One of the biggest challenges of machine learning and artificial intelligence is their inability to explain their decision to the users. This black box in AI renders the system largely impenetrable, making it difficult for scientists and researchers to understand why a certain system is behaving the way it is. In recent years, a new branch of explainable AI (XAI) has emerged, which the researchers are actively pursuing to establish user-friendly AI.
That said, how AI explanations are perceived is highly dependent on a person’s background in AI. A new study named “The Who in Explainable AI: How AI Background Shapes Perceptions of AI Explanations”, argues that AI background influences each group’s interpretations and that these differences exist through the lens of appropriation and cognitive heuristics. This study was authored by researchers of Cornell University, IBM, and the Georgia Institute of Technology.
Background in Al is a vital user characteristic in XAI because there is often a disparity between the developer and the end-user. Compared to the creator, the end-user is less likely to have an AI background. Despite that, XAI developers tend to design explanations for AI systems from the perspective of the developer. This creates a consumer-creator gap: how developers envision AI explanations to be interpreted and how users perceive them. The first step to bridge this gap is to understand how user characteristics like AI background impact it.
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This paper attempts to do that by focusing on two groups — one with and the other without AI background. The authors found:
- Both groups placed great trust in numbers; however, the reason and the degree of this trust varied. Interestingly, the group with an AI background trusted numerical representations more and seemed to be at a higher risk of getting misled by its presence.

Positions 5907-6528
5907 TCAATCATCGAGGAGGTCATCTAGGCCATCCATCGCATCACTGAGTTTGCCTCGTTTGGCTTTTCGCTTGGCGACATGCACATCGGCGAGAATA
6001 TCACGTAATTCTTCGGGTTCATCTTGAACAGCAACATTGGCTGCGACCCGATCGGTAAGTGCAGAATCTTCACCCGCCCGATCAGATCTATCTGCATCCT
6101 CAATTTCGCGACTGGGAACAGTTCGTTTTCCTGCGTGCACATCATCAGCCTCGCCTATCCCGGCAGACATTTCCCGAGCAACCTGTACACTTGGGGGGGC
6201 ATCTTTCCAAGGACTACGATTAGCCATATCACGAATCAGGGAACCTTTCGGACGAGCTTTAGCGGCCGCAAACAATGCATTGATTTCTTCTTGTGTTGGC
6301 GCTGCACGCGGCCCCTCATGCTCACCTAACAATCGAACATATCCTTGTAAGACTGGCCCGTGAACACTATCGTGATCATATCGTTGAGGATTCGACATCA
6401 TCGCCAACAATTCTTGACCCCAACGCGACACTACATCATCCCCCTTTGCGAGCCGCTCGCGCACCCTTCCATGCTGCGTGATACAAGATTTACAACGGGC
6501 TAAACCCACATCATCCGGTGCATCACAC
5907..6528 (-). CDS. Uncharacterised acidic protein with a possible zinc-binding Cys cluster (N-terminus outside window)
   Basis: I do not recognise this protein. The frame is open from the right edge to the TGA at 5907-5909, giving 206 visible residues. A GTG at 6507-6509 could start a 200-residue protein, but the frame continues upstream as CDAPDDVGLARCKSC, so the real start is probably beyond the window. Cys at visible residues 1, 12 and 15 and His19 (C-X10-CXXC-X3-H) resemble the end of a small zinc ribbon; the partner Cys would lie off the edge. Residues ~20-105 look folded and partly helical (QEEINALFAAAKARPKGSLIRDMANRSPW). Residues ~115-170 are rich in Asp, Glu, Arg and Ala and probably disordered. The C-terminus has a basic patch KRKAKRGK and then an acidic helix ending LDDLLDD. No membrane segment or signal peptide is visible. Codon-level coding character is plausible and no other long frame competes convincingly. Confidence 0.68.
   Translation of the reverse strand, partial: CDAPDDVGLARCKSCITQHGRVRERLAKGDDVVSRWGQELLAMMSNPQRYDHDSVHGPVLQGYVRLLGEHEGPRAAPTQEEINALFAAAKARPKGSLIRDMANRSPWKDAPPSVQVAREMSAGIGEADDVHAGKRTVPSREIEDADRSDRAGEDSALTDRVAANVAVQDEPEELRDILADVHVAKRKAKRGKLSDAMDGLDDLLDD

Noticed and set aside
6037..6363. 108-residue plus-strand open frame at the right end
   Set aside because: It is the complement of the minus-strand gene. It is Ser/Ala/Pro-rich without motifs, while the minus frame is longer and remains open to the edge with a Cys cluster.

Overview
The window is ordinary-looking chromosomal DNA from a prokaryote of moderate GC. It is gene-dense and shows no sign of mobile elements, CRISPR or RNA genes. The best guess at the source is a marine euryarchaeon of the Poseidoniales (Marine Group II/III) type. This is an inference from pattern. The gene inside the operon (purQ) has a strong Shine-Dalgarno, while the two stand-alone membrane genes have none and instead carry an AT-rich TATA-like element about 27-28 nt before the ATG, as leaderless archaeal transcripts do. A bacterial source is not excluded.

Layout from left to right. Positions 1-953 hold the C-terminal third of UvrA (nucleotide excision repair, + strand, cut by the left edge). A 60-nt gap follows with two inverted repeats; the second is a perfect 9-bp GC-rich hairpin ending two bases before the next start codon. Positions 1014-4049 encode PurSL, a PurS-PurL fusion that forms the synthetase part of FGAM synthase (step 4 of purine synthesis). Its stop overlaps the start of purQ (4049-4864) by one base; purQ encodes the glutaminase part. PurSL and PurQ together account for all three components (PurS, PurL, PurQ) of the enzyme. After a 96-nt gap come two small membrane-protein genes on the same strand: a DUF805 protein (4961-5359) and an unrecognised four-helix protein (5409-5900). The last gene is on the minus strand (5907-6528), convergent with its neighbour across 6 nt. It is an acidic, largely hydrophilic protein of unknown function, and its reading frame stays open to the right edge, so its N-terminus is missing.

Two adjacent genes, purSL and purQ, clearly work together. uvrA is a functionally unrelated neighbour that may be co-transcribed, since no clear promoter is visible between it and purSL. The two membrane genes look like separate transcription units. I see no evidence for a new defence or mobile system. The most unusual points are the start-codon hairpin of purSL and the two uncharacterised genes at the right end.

- Both the groups found different explanatory values beyond the usage for which the explanations were designed.
- Both the groups seemed to appreciate ‘humanlike explanations’; however, they had different interpretations of what counts as one.
To arrive at these results, authors adopted a mixed-method study where they adopted three types of AI-generated explanations:
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- Natural language with justifications: explaining the why behind the action,
- Natural language without justification: describing what the action was, and
- Numbers: This determined agents’ actions.
Further, the perceptions were recorded along five dimensions — intelligence, confidence, understandability, second chance, and friendliness. In this paper, researchers focused on a specific type of explanation generation technique called rationale generation. It is a process of producing a natural language explanation for an agent’s behaviour in a way a human would perform the behaviour and verbalise in their monologue. These explanations can be any modality, but the rationales are natural language-based; this makes it especially accessible for non-AI experts.
Explaining Explainable AI
The origin of explainable AI can be traced back to the 1980s. The field of XAI has been undergoing massive changes in the current times due to the emergence of several complex deep learning models. Explainability is one of the major hurdles for companies adopting AI. According to FICO, 65 per cent of the surveyed employees couldn’t explain how AI model decisions or predictions are made.
While the research community is yet to arrive at a common definition of what XAI actually means, it shares the common goal of making AI systems’ decisions or behaviours understandable by people. Current work makes simpler models such as linear regression and decision-tree directly interpretable but at the cost of their performance. The focus is now slowly getting shifted towards developing algorithms that open the “opaque-box and allow ‘under the hood’ inspection without sacrificing performance.”
A new method called the explanation generation method has been gaining flavour. The aim of this technique is not to make the system directly human-understandable. Instead, these are post-hoc techniques that can be applied after model building. These methods rely on distilling simpler models from the input and output or deriving the model’s meta-knowledge. While this method does introduce a loss of scrutability, it allows the flexibility to make any model explainable. This method has become very popular and is also being applied to transforming AI plans to natural language, intelligent tutoring systems, transforming simulation logs to explanations, and translating multi-agent communication policies to natural language.